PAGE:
Oxidative stress in cataracts

Pathophysiology. 2006 Aug;13(3):151-62. doi: 10.1016/j.pathophys.2006.05.006. Epub 2006 Jun 12.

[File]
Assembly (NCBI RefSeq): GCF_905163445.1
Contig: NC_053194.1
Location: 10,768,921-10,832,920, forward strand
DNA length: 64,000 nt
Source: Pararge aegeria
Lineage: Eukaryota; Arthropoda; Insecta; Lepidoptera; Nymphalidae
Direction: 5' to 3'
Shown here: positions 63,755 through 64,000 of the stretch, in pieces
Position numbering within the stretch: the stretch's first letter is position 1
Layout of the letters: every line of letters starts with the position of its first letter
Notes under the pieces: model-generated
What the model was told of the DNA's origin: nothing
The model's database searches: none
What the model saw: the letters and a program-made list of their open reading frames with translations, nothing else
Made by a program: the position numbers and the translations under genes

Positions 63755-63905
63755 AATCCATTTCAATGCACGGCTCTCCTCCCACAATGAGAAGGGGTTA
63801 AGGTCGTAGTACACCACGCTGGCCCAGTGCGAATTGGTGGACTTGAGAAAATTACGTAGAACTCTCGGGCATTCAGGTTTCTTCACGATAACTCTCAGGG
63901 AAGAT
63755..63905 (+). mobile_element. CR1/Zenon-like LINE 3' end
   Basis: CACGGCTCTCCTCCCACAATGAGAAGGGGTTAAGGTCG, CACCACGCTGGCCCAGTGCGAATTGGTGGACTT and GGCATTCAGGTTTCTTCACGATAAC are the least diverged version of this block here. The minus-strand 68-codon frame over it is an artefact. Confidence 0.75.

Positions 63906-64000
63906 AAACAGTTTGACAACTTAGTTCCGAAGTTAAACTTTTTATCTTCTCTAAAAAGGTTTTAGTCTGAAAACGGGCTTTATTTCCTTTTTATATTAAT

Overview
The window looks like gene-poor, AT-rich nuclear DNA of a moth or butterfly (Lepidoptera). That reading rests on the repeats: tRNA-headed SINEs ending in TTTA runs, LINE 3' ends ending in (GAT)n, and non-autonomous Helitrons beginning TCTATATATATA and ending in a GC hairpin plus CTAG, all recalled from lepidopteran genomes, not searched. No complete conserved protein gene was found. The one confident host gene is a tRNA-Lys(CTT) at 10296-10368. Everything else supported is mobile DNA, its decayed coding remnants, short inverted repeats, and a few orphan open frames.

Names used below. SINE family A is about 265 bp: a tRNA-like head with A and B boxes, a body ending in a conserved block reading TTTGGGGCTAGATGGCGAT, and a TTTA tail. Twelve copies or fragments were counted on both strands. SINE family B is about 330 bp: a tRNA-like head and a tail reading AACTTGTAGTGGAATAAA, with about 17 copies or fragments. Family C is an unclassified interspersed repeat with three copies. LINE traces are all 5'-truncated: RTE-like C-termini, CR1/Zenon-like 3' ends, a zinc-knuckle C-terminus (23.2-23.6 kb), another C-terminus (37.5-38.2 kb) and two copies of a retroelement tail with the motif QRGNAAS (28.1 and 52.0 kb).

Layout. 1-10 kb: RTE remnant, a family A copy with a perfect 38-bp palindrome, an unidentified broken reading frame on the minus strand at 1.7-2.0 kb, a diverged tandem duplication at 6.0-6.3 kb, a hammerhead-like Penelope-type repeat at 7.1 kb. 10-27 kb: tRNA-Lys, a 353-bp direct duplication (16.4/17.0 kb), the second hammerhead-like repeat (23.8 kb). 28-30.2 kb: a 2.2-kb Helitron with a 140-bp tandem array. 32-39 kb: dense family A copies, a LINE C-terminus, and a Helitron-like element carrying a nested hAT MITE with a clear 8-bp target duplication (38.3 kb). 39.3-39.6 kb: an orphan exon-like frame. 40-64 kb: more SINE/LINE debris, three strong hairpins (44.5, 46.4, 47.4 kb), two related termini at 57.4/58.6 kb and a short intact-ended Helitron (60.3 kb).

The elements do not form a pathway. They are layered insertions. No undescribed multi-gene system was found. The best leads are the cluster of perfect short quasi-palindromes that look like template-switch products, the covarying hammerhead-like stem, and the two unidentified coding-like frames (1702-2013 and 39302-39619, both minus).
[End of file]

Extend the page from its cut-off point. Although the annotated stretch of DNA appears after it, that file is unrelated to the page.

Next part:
Oxidative stress is the result of an imbalance of antioxidants and pro-oxidants. Since toxic free radicals are the result of normal metabolism, their destruction is imperative. Cataracts are the leading cause of blindness worldwide. Opacity of the lens is a direct result of oxidative stress. Cataracts occur primarily due to age, but also are common in diabetes where superoxide in the mitochondria is elevated as a result of hyperglycemia. This review will investigate the risk factors of cataract including diet (vitamins, fat and alcohol) as well as UV light and diabetes. The pathophysiology of lens opacification will be discussed and related to the biochemistry, especially during the aging process and in diabetes. Animal and human supplemental antioxidant studies will be reviewed and the mechanisms discussed for cataract prevention and treatment. New genetic engineering approaches to overexpress antioxidant enzymes have given intriguing results and show promise. Lastly, a new approach to target mitochondrial superoxide with antioxidant molecules will be outlined.